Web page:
My oldest daughter was just home for a short visit. She’s a senior in college now, and about to turn 21. I thought I would take the opportunity to ask her in person about how her faith life as a child and teen helps her in her life as an adult-ish type person.
Yes, it’s true, I have a hard time calling her an adult.
When we had Nia almost 21 years ago, we lived in Ann Arbor, Michigan. We did not attend church regularly. My husband and I are both Episcopalian from birth, and attended church regularly until college. Other than attending when we were at home, we both took an extended break from church. Neither of us felt compelled to find and join a faith community until we joined our church 13 years ago.
Nia was very active in our church, and went on to play guitar at our family service, acolyte, work on VBS, etc. She was active in diocesan youth programs, and served as our diocesan camp counselor for two summers. I thought she would find some kind of faith community up there. She didn’t.
Nia: I got to BGSU and there were a bunch of church groups that are not very liked unless you are super-religious. I got the vibe that I wasn’t cool to go to church or be involved with churchy things. I felt like I had to choose one life or another when I got there. I didn’t understand until later that I didn’t really have to choose. Being a person of faith is a personal thing for people, and it can be for me.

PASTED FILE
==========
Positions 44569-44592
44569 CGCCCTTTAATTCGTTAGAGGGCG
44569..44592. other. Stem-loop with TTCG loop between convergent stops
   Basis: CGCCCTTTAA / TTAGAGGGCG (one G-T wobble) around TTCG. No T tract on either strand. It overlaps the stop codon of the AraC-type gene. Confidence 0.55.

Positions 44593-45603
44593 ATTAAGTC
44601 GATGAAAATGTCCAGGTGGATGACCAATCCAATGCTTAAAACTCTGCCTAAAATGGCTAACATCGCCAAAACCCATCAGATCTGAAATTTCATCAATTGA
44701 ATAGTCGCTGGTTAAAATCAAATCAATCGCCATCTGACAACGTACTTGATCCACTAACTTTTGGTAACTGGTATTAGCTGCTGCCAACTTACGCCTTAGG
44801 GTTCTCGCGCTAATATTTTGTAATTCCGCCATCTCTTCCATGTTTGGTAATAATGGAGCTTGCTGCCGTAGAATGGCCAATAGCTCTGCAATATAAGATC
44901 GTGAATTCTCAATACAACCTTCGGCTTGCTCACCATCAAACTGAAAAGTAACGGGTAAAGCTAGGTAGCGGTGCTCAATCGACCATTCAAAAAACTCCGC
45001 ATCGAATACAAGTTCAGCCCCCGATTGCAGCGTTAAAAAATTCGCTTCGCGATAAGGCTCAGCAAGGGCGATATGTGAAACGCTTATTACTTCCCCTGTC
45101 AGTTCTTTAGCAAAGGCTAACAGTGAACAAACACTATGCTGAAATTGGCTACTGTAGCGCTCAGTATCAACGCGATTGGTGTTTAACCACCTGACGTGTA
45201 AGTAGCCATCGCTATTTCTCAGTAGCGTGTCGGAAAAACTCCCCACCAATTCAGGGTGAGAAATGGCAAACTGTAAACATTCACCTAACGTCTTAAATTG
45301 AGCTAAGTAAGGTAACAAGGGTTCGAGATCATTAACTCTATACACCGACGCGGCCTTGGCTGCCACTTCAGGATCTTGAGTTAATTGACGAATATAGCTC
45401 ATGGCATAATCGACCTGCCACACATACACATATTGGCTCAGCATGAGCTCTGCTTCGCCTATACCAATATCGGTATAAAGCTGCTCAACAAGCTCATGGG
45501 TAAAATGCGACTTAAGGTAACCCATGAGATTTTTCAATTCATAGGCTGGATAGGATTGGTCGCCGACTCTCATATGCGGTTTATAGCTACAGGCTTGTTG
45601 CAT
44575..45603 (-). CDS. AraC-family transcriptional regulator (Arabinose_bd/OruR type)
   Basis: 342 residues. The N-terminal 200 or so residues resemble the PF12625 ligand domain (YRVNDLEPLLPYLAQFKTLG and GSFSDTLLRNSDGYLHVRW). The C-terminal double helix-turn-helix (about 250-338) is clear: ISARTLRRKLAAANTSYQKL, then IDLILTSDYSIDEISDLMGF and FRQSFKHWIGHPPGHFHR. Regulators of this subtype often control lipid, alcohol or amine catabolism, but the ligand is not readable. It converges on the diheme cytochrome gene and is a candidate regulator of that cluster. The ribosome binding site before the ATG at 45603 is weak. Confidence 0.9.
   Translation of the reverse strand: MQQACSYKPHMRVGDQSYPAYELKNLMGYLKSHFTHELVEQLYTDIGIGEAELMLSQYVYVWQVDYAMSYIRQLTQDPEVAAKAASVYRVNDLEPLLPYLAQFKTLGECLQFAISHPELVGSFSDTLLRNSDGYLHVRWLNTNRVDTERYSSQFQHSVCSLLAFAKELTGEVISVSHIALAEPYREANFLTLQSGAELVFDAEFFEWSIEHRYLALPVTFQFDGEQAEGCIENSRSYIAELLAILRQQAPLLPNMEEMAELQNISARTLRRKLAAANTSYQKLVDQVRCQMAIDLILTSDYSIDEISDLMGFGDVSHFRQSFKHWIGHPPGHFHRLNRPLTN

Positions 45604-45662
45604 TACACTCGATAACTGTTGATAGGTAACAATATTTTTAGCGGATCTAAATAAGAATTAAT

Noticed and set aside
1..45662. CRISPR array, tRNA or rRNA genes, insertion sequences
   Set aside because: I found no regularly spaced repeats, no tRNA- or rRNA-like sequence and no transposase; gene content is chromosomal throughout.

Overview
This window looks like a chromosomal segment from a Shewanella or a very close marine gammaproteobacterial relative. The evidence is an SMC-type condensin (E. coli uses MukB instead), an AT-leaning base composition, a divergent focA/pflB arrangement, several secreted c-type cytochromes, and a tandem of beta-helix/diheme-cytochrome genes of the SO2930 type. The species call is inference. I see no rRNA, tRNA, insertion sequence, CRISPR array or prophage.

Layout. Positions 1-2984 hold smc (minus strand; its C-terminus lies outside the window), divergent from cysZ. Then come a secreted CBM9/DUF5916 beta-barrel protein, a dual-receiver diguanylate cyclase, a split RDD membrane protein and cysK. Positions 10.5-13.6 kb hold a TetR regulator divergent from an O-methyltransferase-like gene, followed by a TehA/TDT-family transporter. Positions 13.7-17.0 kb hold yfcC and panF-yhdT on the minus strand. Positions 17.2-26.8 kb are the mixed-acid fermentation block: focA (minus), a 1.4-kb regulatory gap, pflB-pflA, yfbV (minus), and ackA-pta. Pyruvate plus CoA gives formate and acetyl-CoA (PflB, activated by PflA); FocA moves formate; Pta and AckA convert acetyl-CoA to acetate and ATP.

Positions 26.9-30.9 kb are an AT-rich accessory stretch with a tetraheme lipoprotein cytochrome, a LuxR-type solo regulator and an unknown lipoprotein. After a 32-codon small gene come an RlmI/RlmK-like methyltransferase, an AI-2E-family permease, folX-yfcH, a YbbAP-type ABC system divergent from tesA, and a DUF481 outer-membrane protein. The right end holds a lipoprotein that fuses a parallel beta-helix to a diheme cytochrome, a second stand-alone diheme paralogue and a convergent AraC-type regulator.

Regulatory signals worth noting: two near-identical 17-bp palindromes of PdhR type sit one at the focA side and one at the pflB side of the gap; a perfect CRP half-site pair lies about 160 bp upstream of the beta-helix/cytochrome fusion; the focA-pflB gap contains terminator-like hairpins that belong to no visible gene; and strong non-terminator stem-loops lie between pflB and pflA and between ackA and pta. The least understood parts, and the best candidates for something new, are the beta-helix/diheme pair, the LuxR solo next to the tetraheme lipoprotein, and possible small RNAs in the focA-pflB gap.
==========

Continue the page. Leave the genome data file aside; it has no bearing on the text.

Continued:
Me: What prevented you from going to church? There’s an Episcopal church right on campus.
Nia: The groups that I saw on campus had names like H2O and Crew. I didn’t see anything that looked like what I was used to at church. I didn’t see the Episcopal Church advertising what they were doing, and it’s kind of far to walk there from where I lived. It just wasn’t visible or accessible.
Me: I get it. It’s ok. So how, if at all, does your faith upbringing help you, particularly since you don’t have a faith community up there [at college]?
Nia: My faith upbringing has made it easier for me to sustain a relationship with God that I’m happy with because it is purely what I want to do. The ways I pray are the ways I pray. I don’t need anyone to tell me how to do it. I know deep within that I should show kindness, forgiveness, and thoughtfulness to others. I have the foundation, and now that I’m on my own, I can do these things in my own way.
So friends, take heart. When you’re not sure if what you’re doing is making a difference, put those doubts and fears aside. Keep doing what you’re doing, especially when you feel it’s going awry. An authentic faith is one that isn’t always easy, and may not look like what you thought it would. But when you help your child build their faith foundation, you’re providing something for them that’s tough to erode.
I pray that you and yours find a faith like Nia’s – one that’s authentically yours. I pray that someday, like her parents before her, she reconnects with why church – not only faith – matters.
How do you discuss faith matters with your adult children?